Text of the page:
1. Myth: Chinese citizens wear masks on a daily basis due to high-pollution levels.

Although this should be a reality, spotting a Chinese citizen going about their daily life while wearing a mask is rare. For a few days out of the year when pollution levels are breaking new records, it’s common to see a street full of masks. For instance in December 2014, when Bejing had its first ever ‘red alert‘ resulting in schools and construction shutting down along with a large amount of car use and factory production.

In the United States, a particle pollution concentration of 12 µm/m3 is deemed acceptable. In 2015, there were 18 cities in the United States with an average particle pollution level above 12 µm/m3, but that did not surpass 18 µm/m3. In China, the world’s biggest polluter, the scale begins at 15 µm/m3 with most cities hovering around an average concentration of 75 µm/m3. When Bejing had its red alert, there were 291 micrograms of tiny particles per cubic metre — The World Health Organization advises that 25 micrograms per cubic metre is the safety cut-off.

The smallest pollution particles in the air are the most dangerous. These microscopic particles easily bypass the body’s natural defenses going straight to the lungs, and possibly into the blood stream. To further exacerbate the situation, most masks that are worn on the street are nothing more than ordinary surgeon’s masks which offer zero protection against the tiniest, most dangerous pollution particles.

2. Reality: Popular Western websites are blocked in China.

In China, there’s nothing more annoying than the internet. Expats in China worship Virtual Private Networks (VPNs) because they allow access to websites that we’d be able to see, if we were anywhere else in the world. As the VPN connection spikes up and down in bright blue and red, it mimics a heart monitor — except that it often falls flat for no particular reason. VPN access is even blocked when important political meetings are taking place in Beijing, or when China is in the global news, or whenever the hell the Chinese government wants to block it.

Even Fan Bingxing, the mastermind behind China’s Great Firewall, was recently forced to use a VPN during his speech on nothing other than internet safety. Blocking social media websites such as Facebook and Instagram seems logical, I guess, for a country that doesn’t promote free speech. But maybe it’s all gone too far when the mastermind himself can’t get through a speech without logging into his VPN.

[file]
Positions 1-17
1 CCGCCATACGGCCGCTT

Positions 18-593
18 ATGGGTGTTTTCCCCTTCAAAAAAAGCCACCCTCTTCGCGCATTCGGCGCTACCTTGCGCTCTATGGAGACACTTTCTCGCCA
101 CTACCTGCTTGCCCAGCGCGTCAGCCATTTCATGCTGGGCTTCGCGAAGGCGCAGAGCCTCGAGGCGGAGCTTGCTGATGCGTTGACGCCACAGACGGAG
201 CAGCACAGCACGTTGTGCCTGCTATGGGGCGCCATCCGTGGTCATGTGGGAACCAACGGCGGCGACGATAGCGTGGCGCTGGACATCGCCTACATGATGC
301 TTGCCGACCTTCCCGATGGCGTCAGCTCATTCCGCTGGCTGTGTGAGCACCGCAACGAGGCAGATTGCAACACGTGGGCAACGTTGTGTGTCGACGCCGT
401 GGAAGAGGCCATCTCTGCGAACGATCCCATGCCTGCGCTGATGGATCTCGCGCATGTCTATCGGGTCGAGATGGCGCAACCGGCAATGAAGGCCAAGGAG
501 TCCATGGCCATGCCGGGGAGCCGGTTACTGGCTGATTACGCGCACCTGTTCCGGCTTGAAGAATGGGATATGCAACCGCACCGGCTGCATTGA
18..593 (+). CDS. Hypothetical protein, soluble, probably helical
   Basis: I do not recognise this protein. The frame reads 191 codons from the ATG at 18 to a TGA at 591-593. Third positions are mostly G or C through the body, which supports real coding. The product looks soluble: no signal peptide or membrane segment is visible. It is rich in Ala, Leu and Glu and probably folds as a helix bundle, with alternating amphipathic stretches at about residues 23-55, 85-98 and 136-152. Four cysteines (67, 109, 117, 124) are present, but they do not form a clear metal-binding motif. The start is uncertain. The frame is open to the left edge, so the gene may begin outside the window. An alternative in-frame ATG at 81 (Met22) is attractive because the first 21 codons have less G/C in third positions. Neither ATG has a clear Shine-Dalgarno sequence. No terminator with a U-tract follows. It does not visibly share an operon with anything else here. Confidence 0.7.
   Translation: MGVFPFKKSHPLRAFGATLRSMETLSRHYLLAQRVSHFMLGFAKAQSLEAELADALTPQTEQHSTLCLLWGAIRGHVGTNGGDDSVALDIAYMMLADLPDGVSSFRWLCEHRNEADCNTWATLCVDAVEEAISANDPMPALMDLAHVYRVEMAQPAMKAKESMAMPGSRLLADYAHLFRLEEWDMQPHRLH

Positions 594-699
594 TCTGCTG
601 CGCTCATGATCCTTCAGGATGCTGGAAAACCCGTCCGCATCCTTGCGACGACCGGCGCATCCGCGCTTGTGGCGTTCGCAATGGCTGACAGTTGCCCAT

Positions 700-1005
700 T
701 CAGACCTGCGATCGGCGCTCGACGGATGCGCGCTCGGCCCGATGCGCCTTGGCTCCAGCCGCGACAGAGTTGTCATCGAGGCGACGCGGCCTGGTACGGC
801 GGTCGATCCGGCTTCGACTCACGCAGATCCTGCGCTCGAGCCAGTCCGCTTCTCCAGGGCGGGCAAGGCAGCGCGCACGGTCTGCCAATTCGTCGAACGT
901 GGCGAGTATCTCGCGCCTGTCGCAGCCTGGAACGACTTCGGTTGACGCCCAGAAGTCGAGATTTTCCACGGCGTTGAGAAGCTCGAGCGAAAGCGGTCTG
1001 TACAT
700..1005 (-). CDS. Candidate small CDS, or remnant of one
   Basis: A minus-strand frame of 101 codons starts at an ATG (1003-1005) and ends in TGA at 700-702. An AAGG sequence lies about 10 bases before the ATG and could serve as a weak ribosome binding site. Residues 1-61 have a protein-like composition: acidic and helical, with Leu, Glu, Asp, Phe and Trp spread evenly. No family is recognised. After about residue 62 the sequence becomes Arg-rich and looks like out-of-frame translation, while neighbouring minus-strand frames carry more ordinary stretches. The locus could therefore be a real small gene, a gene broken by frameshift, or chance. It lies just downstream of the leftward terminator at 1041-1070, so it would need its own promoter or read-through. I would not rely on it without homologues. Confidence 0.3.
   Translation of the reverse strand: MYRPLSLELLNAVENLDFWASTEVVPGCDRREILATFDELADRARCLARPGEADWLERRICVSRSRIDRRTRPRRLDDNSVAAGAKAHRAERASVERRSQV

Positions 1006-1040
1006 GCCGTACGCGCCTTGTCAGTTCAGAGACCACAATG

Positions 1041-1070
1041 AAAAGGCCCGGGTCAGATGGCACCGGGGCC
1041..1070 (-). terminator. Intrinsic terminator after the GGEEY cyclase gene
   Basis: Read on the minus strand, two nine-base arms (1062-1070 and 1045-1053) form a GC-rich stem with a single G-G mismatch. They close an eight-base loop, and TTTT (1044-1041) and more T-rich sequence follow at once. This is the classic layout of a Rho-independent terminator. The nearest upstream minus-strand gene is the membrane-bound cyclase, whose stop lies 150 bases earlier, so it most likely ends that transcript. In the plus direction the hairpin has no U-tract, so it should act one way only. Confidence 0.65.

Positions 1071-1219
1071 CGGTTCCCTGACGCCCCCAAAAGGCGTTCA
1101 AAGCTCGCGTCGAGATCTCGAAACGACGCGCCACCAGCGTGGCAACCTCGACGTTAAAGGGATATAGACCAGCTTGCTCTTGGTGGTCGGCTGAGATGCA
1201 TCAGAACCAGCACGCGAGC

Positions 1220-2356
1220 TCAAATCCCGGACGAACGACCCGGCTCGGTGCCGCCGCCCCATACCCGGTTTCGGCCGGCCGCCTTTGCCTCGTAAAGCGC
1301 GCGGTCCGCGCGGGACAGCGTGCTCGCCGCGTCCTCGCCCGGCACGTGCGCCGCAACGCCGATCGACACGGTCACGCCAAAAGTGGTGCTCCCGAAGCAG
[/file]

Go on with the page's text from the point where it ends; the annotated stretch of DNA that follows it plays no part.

3. Reality: China is full of giant, congested cities.

There are 40 cities in China with a population of more than 2 million people. In the United States, there are four. Imagine having seven New York City’s. Then, triple one of those New York City’s in order to contemplate life in Shanghai.

4. Reality: There are surveillance cameras everywhere.

These surveillance cameras exist in order to maintain social stability, or so they say. The estimated 3 million surveillance cameras between Beijing and Shanghai alone is roughly 1 surveillance camera per every 11 people. But apparently that’s still not enough. The 100 million cameras throughout China is expected to grow by 15% in the next few years.

5. Reality: The social gaps are extreme.

As of 2014, in the United States, 88% of citizens have a high school diploma. In China, high school is not required nor provided by the government. The Compulsory Education Law of the People’s Republic of China implemented in 1986 requires only nine years of formal education. By China’s own statistics, 99% of the population is educated through junior high school. With a stressful exam and tuition required to continue on to high school and university, many people in China don’t have the necessary resources pursue education past junior high. The 40 largest cities, with populations of more than 2 million people, account for less than 20% of China’s 1.3 billion. The lack of high quality educational resources available to the 80% living outside the large cities creates an extreme social gap.

6. Myth: Everything is made in China because the labor is so cheap.

Just ten years ago, this was still a reality. Since 2010, an aging population and increasingly productive workers have pushed manufacturing costs up by 16% per year. Now, manufacturers are looking toward Thailand, Indonesia, Mexico, and India. Further compounding the shift of the Chinese population, Western consumers are tending toward customization, which cannot be supported by China’s highly optimized mass production of one item at a time.